Improved service, menu, marketing aimed at breaking through growing ‘breastaurant’ segment
Looking to differentiate the Hooters concept at a time when other “breastaurant” chains are expanding, the new leadership team at the Atlanta-based chain launched a brand refresh this week that seeks to upgrade its service, menu and marketing.
Called “Hooters 2.0,” the brand augmentation kicked off with a new ad campaign sporting a new tagline, “Feed the Dream,” and positioning Hooters as a place to celebrate any day or occasion.
Hooters will remodel between 20 and 25 restaurants per year of its more than 430 restaurants over the next few years, and any new builds will take the form of a more contemporary prototype, officials said.
“People want any reason to engage or re-engage with the brand,” said chief executive Terry Marks, who came aboard with his executive team in late 2011. “It’s highly thought of, and our unaided awareness is among the best. But the food had not kept pace over time. We had real opportunities with the food and the Hooters Girls’ hospitality.”
Service initiatives take flight
Hooters’ changes to its service and hospitality systems started at the corporate level, “where we went all the way back to sharpening our interviewing and hiring processes, as well as how we handle orientations with the Hooters Girls,” Marks said.
The chain will move toward a team service model, where servers think less about handling only their tables in designated sections, and more about pitching in everywhere on the floor where they could attend to a guest.
“It’s not very difficult to train, but change is change,” Marks said. “Now the idea is to take care of every table and every guest. The guest doesn’t understand why they’re not getting any attention when a server is right there and could help out.
“Once we started training this way, our guest satisfaction metrics started to jump,” he said. “It’s the perfect example of something that wasn’t a hard fix, but it was a philosophical fix.”
Chief operating officer Sam Rothschild said improving the service of Hooters Girls would defend the kind of unique guest experience Hooters can claim against competitors, even concepts who recruit similar servers, like Twin Peaks and The Tilted Kilt. The brand also had to upgrade its audio-visual packages to keep pace with consumers’ expectations of a sports game-day destination.
But Marks stressed that the news Hooters would be more than a sports bar.
“We’re more than a sports bar, but we should be able to compete head to head with anybody on the game-day occasion,” he said.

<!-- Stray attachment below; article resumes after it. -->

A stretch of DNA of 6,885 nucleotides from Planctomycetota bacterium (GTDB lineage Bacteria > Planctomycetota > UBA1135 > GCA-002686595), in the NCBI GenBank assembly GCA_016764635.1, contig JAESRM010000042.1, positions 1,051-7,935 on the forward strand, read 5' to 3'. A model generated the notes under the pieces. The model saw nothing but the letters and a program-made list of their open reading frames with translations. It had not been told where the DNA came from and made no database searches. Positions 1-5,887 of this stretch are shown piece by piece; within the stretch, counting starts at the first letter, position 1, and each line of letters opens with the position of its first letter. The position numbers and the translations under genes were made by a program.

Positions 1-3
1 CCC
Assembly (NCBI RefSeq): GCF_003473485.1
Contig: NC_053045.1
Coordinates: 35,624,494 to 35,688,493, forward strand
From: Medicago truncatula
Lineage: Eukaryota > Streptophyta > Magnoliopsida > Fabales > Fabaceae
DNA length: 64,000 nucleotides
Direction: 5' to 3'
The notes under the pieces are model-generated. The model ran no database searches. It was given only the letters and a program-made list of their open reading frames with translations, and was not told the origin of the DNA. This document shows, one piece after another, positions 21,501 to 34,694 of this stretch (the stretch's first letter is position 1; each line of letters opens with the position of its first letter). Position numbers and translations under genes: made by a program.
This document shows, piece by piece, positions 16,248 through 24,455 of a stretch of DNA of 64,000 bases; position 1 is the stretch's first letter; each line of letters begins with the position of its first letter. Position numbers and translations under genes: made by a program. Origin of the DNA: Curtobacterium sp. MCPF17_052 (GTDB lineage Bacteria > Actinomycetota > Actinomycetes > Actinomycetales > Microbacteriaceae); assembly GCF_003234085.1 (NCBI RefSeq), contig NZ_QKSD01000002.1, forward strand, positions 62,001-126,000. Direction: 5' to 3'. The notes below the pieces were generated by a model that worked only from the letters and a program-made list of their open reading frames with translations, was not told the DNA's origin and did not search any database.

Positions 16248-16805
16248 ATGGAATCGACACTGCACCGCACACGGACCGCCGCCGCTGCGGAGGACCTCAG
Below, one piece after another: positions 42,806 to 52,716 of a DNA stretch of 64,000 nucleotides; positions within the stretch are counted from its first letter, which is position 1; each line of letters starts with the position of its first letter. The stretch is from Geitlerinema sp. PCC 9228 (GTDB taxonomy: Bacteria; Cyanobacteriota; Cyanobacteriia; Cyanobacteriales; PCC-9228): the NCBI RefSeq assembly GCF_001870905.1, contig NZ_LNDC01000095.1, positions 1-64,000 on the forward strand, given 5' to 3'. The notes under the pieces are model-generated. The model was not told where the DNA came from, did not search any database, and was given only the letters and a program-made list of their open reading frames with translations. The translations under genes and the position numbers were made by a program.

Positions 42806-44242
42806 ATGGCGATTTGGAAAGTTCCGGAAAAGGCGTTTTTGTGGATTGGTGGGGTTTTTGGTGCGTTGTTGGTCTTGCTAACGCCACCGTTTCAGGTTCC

Continued from page 1
Menu gets a makeover
Rothschild said another key to getting repeat traffic would be menu innovation.
For its menu revamp, Hooters looked everywhere for opportunities to upgrade ingredients and found a crucial one in its salad lineup. The chain took its salad offerings from a base of head and romaine lettuce to a new spring mix, and developed 30 salads in total.
“We launched the new salad lineup to increase trips, and that applies both to our core user and a light user who we’d like to make a medium user,” Marks said. “Even that core user needs to mix it up for lunch and dinner and have something lighter once in a while. By broadening the menu and introducing items that are better for you, we can get both new people and lapsed guests who might have outgrown our core items.”
Hooters wants to continue to ownwings as a menu category, Marks added. The menu now has 20 new wing sauces, many of which were ideas that generated in Hooters’ international restaurants.
“Some of the food and hospitality programs that were tested earliest just got implemented, but we’re always testing more new items,” Rothschild said. “You continue to build on successes, and the longer-term branding things will be working constantly.”
Rothschild said another big food opportunity in Hooters 2.0 would be sharable items, which ideally would play well with the chain’s target Millennial demographic, “who are adventure seekers and like to share.”
“We’re looking hard at the appetizer category,” Rothschild said. “Wings are sharable as well. We’ll look at different platters and combos to round out the menu.”
New wise guys for spokesmen
Hooters Girls will give up the spotlight in new commercials to two puppet owls, one an angel owl and the other a devil owl, who sit on potential guests’ shoulders and act out their inner monologue arguing for and against a trip to Hooters.
Marks said the characters could make their humorous spots on a long, ongoing basis.
“Those characters could play a role in all sorts of aspects of the brand,” he said. “They could advertise anything from what to order, to the role of the Hooters Girls, to whether it’s OK to come into Hooters. It takes the tension the brand has had over the years and has some fun with it.”
Later in this year’s football season, commercials will star football commentator John Gruden, a Super Bowl winning head coach and former Hooters employee.
Hooters’ leaders hope to put a lot of marketing dollars behind the owl characters by requiring franchisees’ marketing fund contributions to skew toward more national broadcast buys than local-store marketing, Marks said.
“That will be a slow build over time,” he said. “We’re not asking our operators for more money, but we’re recalibrating the spending so that we have more firepower behind the new advertising campaign.”
The reconfigured national marketing fund also will devote the resources to getting DirecTV’s package showing every Major League Baseball broadcast in every Hooters in the United States, he added.
“The evolution of the menu and the brand will stop when consumers stop changing, which is never,” Marks said. “This isn’t an event that will come to some end point; it’s a constant evolution.”